BP Backs U.K. Union as Oil Chiefs Wade Into Independence Debate

The chief executive officers of the largest U.K. oil producers waded into the Scottish referendum campaign today, calling for Britain to remain intact and urging caution on the size of the North Sea’s remaining reserves.

BP Plc’s Bob Dudley and Royal Dutch Shell Plc’s Ben van Beurden put out statements saying they backed an estimate of oil reserves by Ian Wood, the former chairman of oil engineer John Wood Group Plc, who published a report this year on the future of the industry. The pro-Independence side has endorsed higher estimates of potential North Sea production.

Dudley and van Beurden, whose companies led the development of the North Sea oil industry in the 1970s and 80s, have said several times they’d prefer to operate within the existing U.K. The potential of the region’s remaining oil reserves, most of which would go to Scotland if the union ends, has long been a focus of the independence debate.

“BP has been in the U.K. North Sea for 50 years and we hope to operate here for many years to come,” Dudley said. “BP believes that the future prospects for the North Sea are best served by maintaining the existing capacity and integrity of the United Kingdom.”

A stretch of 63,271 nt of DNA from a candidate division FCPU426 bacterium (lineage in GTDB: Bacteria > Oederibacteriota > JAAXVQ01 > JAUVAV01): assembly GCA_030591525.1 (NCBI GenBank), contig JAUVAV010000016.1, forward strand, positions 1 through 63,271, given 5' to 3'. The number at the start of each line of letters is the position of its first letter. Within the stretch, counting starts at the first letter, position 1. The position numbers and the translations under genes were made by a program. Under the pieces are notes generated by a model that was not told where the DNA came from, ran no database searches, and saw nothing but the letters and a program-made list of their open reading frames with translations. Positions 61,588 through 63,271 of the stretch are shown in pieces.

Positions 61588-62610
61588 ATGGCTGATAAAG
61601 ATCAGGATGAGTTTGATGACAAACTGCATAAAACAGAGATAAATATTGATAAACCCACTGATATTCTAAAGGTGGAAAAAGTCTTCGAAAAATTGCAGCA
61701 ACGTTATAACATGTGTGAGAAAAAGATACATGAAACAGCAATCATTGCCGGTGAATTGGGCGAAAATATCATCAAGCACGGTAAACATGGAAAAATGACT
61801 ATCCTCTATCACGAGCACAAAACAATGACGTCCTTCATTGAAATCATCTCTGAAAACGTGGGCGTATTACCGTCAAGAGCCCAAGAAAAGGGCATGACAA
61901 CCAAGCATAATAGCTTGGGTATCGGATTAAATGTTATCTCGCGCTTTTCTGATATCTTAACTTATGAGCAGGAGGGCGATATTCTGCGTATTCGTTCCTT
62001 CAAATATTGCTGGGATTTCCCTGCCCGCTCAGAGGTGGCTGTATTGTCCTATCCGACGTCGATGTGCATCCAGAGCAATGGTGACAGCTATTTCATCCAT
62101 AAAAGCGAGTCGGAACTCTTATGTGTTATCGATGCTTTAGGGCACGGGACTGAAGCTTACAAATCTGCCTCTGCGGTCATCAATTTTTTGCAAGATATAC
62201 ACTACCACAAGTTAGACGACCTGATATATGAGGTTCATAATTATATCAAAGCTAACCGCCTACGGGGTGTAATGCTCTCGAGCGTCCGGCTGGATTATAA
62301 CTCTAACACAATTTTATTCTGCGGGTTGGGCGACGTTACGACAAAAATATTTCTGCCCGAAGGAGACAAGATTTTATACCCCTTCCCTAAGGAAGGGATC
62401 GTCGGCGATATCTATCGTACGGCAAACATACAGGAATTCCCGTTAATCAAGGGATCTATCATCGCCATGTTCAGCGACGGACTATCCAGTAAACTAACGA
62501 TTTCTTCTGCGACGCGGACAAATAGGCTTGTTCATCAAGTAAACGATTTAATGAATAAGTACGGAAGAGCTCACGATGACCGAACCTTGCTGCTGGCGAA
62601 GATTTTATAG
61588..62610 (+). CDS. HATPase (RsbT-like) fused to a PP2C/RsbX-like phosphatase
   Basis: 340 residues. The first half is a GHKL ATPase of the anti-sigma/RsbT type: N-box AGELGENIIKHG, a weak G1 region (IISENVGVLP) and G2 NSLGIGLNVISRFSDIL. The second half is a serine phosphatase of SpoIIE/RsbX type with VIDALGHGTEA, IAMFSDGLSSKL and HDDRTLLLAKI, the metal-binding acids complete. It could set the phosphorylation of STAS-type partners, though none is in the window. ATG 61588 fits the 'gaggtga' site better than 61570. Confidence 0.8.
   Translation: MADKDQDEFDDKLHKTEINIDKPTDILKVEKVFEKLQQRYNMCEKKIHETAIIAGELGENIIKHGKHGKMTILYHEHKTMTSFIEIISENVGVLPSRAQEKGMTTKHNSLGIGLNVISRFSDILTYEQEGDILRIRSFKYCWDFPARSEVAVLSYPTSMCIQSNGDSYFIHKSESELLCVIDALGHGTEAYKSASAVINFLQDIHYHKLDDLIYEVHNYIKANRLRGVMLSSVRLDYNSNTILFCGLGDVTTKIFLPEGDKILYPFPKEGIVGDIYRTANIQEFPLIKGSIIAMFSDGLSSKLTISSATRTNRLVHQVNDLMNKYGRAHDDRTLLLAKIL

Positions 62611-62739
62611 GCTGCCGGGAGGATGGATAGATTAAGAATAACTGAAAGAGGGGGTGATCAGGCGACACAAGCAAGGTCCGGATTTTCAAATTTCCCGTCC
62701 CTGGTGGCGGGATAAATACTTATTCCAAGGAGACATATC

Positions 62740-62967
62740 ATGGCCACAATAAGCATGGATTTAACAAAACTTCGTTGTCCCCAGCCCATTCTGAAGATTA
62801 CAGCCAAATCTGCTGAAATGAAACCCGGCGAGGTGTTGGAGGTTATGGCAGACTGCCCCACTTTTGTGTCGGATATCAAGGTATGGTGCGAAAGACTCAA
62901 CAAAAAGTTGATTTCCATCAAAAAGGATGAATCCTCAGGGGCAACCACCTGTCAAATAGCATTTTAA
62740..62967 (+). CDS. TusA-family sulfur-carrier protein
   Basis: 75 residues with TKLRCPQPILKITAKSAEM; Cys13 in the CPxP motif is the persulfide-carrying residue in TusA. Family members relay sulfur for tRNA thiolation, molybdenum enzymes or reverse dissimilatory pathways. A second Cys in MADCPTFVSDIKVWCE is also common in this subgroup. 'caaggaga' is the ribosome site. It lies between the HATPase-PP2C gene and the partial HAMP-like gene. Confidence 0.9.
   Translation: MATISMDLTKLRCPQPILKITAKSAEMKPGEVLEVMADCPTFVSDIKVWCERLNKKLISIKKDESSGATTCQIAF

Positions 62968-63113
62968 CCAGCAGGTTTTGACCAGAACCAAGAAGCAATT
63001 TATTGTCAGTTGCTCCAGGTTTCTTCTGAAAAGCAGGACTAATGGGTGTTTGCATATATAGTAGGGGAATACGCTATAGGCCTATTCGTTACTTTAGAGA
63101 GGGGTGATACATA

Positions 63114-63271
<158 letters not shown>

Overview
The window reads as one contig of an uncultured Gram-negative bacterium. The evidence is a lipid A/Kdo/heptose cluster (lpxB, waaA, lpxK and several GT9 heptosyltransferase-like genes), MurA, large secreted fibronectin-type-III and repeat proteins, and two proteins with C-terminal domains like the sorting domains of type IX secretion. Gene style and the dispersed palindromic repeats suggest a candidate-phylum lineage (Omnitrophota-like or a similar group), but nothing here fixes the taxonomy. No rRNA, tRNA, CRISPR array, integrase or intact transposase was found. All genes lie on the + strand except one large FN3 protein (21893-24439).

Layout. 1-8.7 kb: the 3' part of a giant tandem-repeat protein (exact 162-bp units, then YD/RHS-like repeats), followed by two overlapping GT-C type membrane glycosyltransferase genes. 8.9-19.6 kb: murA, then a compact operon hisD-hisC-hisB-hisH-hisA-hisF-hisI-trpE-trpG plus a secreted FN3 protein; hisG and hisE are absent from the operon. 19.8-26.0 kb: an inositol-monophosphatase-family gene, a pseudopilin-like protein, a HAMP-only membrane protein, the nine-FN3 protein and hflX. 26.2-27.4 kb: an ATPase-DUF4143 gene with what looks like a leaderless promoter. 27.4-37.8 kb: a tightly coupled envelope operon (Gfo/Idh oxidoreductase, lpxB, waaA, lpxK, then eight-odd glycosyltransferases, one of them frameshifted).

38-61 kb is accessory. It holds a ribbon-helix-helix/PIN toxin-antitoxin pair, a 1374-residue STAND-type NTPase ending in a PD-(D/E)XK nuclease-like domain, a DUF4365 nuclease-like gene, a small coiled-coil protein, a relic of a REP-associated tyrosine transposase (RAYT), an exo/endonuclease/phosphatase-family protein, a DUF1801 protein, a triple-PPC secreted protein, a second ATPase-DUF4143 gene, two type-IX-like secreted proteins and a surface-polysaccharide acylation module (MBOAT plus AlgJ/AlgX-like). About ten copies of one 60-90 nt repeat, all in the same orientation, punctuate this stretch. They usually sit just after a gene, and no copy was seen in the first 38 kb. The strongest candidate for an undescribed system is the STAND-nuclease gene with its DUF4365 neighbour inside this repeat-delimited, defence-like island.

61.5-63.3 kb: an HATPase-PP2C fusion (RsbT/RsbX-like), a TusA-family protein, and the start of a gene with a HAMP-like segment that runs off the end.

As opinion polls show the Sept. 18 vote is too close to call, separatist campaigners led by First Minister Alex Salmond argue that oil wealth will underpin the economy of an independent Scotland.

Inaccurate Forecasts

Ian Wood said today at a conference that the Scottish people were being “misled” by highly inaccurate forecasts.

His central assumption is 15 billion to 16.5 billion barrels may be retrieved from the North Sea mainly because of aging infrastructure and increasing costs. Two Aberdeen-based academics Alex Russell and Peter Strachan have said that technological advances made that forecast an understatement.

“Ian Wood is right in his technical assessment that the amount of remaining oil and gas that can be profitably extracted from the U.K. North Sea is a function of price and cost,” Shell’s van Beurden said in the statement. “As existing infrastructure gets older and output falls, costs will go up and tax receipts will come down.”

While Shell is based in The Hague, it has its primary listing in London, where a 156 billion-pound ($252 billion) market capitalization makes it the U.K.’s most valuable company. BP, once a state-run company, is Britain’s second-largest oil producer.

“The province is now mature and I believe Sir Ian Wood correctly assesses its future potential,” Dudley said. “It is important our plans are based on a realistic view of the North Sea’s future potential.”

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